Security technology is just as important – if not More important – as cabin tech devices in this family-friendly class, and the list of functions of the enclave is proof that Buick understands that. However, most of the best active safety functions are only available in the upper equipment variants.
The standard Safety Tech Loadout includes a rear view camera that is surprisingly high quality. The camera’s feed is rendered sharply with excellent sensitivity in low light conditions, making seeing what happens behind the car a clear and enjoyable experience. With so many vehicles – yes, even luxury cars – that are getting cheaper these days with inferior cameras, this is a real bonus.
When you climb to Essence trim nets, you get a forward collision warning, blind spot monitoring, and a rear traffic alarm at the rear – all passive functions that tell the driver when something goes wrong. For active safety technology – including adaptive cruise control, lane departure warning and automatic forward collision reduction – you have to switch to the first-class Avenir model and then Select the optional technology package. This pushes the price to the limits of a good price-performance ratio, especially when you consider that the competing Toyota Highlander 2020 comes standard with all of these features in its basic configuration.
QuietTuning and performance
The performance of the enclave continues the theme of being solid but not noticeable. In the engine compartment is the 3.6-liter V6 engine from GM, which delivers 310 hp and 266 pound-feet of torque via a 9-speed automatic transmission. Front-wheel drive is standard, all-wheel drive is an option. That seems to be the right amount of power for a vehicle of this size, but only just. The engine feels and sounds like it always works hard, uphill and when accelerating. I should make it clear that the V6 is not underwhelmed, but it doesn’t feel easy either. It’s not a big fool, but his audible work is a bit atypical for the rest of the chassis with Buick’s “QuietTuning” approach.
QuietTuning is Buick-speak for the company’s attention to controlling noise and harshness in the enclave cabin. It starts with a soft, smooth suspension that offers a comfortable ride and good control and responsiveness in corners. This 4,685-pound SUV is not a Canyon carver, but it rounds corners predictably without tripping over your own feet or feeling too mushy.
Additional QuietTuning noise reduction material throughout the cabin and active noise cancellation ensure that the enclave stays calm on the road and road and wind noise are reduced. This has the double-edged effect of greatly reducing mental fatigue while commuting and on long sections of the highway, but ironically also highlights the less-sounding engine when you have to get up and drive off.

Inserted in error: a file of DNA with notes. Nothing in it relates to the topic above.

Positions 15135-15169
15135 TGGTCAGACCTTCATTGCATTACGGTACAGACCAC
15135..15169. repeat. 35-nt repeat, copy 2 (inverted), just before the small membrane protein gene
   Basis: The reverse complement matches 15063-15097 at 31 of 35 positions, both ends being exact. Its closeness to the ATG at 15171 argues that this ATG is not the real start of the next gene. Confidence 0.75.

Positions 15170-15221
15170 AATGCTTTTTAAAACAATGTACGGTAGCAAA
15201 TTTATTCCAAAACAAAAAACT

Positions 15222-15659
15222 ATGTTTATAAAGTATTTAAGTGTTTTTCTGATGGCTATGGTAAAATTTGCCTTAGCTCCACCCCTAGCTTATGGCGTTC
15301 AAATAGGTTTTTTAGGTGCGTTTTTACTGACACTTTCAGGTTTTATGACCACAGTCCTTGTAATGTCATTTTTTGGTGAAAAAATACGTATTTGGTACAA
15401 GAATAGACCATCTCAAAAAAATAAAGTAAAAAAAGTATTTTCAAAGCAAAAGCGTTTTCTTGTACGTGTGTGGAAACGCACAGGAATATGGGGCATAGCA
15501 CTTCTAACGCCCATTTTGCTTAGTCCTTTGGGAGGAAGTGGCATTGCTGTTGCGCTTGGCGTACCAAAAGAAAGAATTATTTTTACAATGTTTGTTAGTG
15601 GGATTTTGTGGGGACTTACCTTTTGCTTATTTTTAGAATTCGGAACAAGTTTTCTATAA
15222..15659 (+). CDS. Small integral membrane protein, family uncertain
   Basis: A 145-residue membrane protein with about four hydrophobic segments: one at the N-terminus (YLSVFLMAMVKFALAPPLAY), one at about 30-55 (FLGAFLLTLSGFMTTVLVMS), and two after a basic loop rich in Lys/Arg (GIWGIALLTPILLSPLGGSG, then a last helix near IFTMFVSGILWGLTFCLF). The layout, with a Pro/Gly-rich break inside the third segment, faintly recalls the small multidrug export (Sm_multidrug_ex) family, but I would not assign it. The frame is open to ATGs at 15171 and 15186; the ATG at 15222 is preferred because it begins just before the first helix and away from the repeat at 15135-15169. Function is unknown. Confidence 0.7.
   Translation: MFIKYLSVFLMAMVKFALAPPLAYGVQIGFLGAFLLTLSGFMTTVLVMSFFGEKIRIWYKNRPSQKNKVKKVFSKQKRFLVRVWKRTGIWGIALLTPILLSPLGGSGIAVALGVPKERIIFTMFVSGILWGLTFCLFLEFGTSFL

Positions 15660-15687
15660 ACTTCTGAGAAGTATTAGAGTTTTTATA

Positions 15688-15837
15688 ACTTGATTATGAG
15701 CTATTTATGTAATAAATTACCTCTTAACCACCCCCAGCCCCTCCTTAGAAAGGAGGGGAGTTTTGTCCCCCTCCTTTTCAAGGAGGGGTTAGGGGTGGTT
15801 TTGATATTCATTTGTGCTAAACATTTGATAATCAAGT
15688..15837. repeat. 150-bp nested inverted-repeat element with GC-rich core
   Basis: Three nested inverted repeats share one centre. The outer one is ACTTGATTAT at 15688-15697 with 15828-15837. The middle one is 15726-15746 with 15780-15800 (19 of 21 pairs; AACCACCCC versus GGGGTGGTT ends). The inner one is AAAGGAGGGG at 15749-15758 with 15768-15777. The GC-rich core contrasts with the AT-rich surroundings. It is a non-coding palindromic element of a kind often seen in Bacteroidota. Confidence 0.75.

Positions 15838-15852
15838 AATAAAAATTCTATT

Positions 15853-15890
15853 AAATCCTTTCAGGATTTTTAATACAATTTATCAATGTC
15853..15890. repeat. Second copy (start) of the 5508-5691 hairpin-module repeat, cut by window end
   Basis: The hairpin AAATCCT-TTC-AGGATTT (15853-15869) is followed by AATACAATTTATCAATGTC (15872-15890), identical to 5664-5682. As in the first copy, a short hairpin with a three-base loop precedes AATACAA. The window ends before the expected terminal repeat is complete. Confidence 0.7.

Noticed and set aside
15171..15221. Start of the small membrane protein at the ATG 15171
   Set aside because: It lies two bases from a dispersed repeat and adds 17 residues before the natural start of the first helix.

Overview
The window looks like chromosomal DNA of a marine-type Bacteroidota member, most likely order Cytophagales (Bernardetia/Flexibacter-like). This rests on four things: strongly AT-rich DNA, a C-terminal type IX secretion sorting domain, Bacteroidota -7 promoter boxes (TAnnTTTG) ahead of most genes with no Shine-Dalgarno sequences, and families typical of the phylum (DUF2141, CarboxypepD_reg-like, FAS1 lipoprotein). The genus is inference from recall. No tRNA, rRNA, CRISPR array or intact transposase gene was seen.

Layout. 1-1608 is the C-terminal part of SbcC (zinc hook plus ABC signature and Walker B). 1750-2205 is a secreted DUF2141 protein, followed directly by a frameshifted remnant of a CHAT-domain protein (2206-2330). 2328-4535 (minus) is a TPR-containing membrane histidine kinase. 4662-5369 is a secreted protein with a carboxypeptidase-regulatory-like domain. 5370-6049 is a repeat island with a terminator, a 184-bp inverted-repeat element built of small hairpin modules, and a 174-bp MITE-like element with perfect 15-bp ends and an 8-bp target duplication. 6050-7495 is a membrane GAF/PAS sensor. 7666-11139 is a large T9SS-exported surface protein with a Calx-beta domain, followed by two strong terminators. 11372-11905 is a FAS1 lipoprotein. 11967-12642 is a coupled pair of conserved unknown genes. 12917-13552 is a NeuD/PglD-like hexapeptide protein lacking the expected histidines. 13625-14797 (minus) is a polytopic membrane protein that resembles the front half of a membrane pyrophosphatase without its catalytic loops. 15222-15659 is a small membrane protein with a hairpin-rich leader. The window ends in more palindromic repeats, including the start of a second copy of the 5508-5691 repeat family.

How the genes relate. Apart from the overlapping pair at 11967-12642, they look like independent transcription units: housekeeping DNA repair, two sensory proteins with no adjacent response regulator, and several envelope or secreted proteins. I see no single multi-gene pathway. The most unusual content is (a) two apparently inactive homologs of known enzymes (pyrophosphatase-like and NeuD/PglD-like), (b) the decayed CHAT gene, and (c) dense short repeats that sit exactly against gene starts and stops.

As expected, fuel consumption is pretty much in the middle of the road. The front-wheel drive enclave delivers an EPA estimated total of 21 miles per gallon or 18 MPG in the city and 26 MPG on the highway. Switch to all-wheel drive and get to 20 MPG combined, 17 MPG City and 25 MPG Highway. This is not a bad hit, so the Enclave AWD is slightly better than thatAWD (19 mpg combined) and just below the Kia Telluride AWD (21 mpg), the Honda Pilot AWD (22 mpg) and the Mazda CX-9 AWD (23 mpg). On the other hand, a more economical buyer could land a Toyota Highlander Hybrid at 35 mpg 2020 for about as much money as the enclave …
A good choice, but not the best
The 2020 Buick Enclave starts at a whopping $ 40,000 for the FWD Preferred basic equipment in Summit White – for the lower trim levels, every second color selection brings at least an additional $ 495. At the top is the Avenir equipment for $ 56,100, with the Essence ($ 42,000) and Premium ($ 48,400) models on the way.
The Enclave Essence is the sweet spot in the product range. It keeps the price in check, yet offers some security technologies and the comfort of creatures. I would go ahead and pay for the paint – life is too short to drive a plain white SUV – but skip the optional navigation upgrade for $ 1,395 since Android Auto is good enough for me. My example also includes upgrading to the $ 1,695 Sport Touring Edition with 20-inch wheels and a dark-mesh grille, and $ 2,000 all-wheel drive charging. Consider a target fee of $ 1,195 to achieve my tested price of $ 47,385.
Light-footed drivers who want a comfortable, spacious and quiet ride will enjoy the Buick’s offerings, but more spirited drivers will be slightly upset by the powertrain. Those who opt for the upper trim levels will love the technology, but more frugal buyers will be drawn to the more generous standard features offered by the competition in the lower trim levels.
For the money, the enclave is not a fantastic value. At this price level below $ 50,000, it competes with everything from the Volkswagen Atlas to the much more economical Toyota Highlander Hybrid, both of which are fully loaded for about the average cost of the Buick. Still, Buick almost always offers generous incentives that lower the price to a more competitive level, but still, the enclave isn’t the best choice in this crowded, competitive class.